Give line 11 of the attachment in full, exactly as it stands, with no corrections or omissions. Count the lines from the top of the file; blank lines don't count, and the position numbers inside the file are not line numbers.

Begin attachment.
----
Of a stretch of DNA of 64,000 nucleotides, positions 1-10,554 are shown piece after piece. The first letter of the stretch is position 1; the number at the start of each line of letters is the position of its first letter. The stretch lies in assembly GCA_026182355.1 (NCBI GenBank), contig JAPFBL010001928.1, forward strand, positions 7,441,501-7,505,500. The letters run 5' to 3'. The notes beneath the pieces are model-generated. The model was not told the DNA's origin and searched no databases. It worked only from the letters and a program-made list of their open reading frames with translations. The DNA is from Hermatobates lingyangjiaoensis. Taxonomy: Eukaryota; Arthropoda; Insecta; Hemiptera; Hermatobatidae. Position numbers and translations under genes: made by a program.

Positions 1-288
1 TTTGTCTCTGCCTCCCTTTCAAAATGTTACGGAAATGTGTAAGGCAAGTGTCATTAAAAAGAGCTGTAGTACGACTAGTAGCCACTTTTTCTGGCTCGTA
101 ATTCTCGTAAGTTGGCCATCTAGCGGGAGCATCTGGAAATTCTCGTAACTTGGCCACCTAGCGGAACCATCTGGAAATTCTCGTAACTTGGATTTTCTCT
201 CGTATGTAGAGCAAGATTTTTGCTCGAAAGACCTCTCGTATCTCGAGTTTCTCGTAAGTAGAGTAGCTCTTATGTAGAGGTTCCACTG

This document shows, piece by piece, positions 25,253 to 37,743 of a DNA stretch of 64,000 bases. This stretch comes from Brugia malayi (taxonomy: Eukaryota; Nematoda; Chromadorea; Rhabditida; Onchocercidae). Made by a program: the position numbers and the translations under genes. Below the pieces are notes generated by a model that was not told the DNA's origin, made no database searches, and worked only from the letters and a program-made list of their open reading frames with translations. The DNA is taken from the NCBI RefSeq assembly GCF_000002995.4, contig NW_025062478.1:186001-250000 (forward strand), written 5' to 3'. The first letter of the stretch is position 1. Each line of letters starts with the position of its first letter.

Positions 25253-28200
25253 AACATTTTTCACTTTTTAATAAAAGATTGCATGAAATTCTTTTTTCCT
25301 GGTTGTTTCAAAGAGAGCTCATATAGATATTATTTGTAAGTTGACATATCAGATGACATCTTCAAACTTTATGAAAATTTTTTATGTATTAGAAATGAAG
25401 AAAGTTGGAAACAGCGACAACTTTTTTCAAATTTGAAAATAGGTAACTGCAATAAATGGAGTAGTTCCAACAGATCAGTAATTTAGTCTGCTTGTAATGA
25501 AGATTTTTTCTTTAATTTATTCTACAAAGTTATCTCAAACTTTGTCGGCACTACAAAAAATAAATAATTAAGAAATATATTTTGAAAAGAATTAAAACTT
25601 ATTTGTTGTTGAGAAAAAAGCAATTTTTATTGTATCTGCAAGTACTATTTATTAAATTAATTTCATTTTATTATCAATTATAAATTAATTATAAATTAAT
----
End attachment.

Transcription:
25501 AGATTTTTTCTTTAATTTATTCTACAAAGTTATCTCAAACTTTGTCGGCACTACAAAAAATAAATAATTAAGAAATATATTTTGAAAAGAATTAAAACTT